By Daniel Skora
War changes everything, including the fortunes of the Gaesling Family in playwright Sharr White’s drama “The Snow Geese”, currently having its Michigan premiere at Meadow Brook Theatre. “The Snow Geese” opened on Broadway in 2013, but in style and manner it harkens back to the formal plays of Chekov and Ibsen. The play deals with family, the individual personalities that make it up, and the problems that arise when those personalities clash.
Favored son Duncan Gaesling (Tim Stone) is leaving on the morrow with his regiment to fight the Germans in the trenches of France in what will come to be erroneously called “The war to end all wars”. In honor of his departure, his mother Elizabeth (Debbie Williams) has gathered the family at their lodge outside of Syracuse, New York for the traditional opening of the hunting season. Present at the gathering are Duncan’s brother Arnold (Ricky Gee), Elizabeth’s sister Clarissa Hohmann (Julia Glander), her German born physician husband Max (David Wolber), and the Gaesling’s Russian maid Viktorya Gryaznoy (Sara Kmiec).
Though the play begins with Duncan, who has inherited the spirited personality of his recently deceased father Theodore (played by Ron Williams in a short but memorable flashback that takes place during his courting days with wife-to-be Elizabeth), vigorously preoccupied in a dance of the times, the atmosphere soon turns dour. Without a single enemy shot being fired in the homeland, the war has extended its tentacles into America by way of the anti-German sentiments Max has experienced in his adopted country, and with the stories Viktorya has brought with her concerning her mistreatment at the hands of soldiers. But the horrors of the war in Europe still bare a shadowy kind of existance to be experienced through newspapers and hearsay. When the practical-minded Arnold, who has gone through the ledgers after his father’s passing, makes it known that he has discovered that his father has let the estate’s finances lapse into bankruptcy, a new and more immediate crisis confronts the family.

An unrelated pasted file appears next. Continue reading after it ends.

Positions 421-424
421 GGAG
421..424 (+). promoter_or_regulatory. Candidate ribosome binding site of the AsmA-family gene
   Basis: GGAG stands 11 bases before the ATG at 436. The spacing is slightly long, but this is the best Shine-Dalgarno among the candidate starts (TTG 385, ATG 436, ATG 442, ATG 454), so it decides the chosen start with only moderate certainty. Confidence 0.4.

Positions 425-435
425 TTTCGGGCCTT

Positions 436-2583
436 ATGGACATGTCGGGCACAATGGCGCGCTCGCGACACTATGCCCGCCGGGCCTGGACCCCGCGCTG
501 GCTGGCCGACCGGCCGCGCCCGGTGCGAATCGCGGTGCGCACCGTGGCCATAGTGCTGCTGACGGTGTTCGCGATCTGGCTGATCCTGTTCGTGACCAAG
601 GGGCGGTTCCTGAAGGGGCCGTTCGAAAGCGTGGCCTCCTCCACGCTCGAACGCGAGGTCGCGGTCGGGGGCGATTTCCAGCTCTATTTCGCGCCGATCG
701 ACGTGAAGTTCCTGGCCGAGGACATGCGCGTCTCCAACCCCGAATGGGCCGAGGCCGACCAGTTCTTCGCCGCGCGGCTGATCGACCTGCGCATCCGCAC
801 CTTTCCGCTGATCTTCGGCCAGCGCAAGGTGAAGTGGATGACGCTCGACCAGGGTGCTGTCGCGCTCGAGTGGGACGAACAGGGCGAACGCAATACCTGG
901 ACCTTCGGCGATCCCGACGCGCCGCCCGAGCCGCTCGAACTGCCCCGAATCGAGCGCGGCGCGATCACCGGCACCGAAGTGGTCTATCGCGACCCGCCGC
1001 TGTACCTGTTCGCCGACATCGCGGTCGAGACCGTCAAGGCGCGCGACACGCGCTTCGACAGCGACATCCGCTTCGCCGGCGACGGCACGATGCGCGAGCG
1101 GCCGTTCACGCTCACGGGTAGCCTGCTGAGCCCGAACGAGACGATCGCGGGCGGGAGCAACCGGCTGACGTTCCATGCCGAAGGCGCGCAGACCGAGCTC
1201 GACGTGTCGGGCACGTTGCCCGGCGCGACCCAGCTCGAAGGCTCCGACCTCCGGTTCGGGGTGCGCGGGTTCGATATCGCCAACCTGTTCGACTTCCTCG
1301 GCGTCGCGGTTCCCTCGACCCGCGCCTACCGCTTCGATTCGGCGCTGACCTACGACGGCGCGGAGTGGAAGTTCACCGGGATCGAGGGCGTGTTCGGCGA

The play covers a lot of territory, and most of the first act resounds with the scattershot imprecision of a shotgun blast as it haphazardly lays the groundwork for what it has to say. By the time the second act comes into play, the parameters of White’ principal intentions are clearly focused: the tension that exists in the sibling rivalry between the two brothers and the effect of the war on both the nation and the Gaesling family. If there’s one word that can encapsulate the various issues which the play raises, it’s change, the change that’s occurring throughout the war-torn world and the change that’s taking place within the Gaesling family.
Under the direction of Travis W. Walter, Meadow Brook’s production of “The Snow Geese” is both elegant and emotional. The cast contains some of the best local talent working in the acting profession. The flashback scene where the young Theodore comes a-courtin’ is a wonderfully choreographed expression of the physical attraction and virtuous sensuality of young love. Kudos to both Williamses. The set, designed by Jen Price Fick with assistance from Krystal Smoger, is up to Meadow Brook’s usual superior standards, the broad beams that tower over the stage floor a constant reminder of the Gaesling Family affluence that may soon be gone.
Costume design is by Corey Collins, assisted by Shireen Unvala. Lighting is by Reid G. Johnson, sound by Michael Duncan, and dialect coach is Karen Sheridan. Stage manager for the production is Terry W. Carpenter, with assistance from Sarah Lin Warren.
“The Snow Geese” runs through April 15th. Tickets are available by calling the Meadow Brook box office at 1.248.377.3300 or going online at www.ticketmaster.com. Meadow Brook Theatre is located on the campus of Oakland University in the city of Rochester.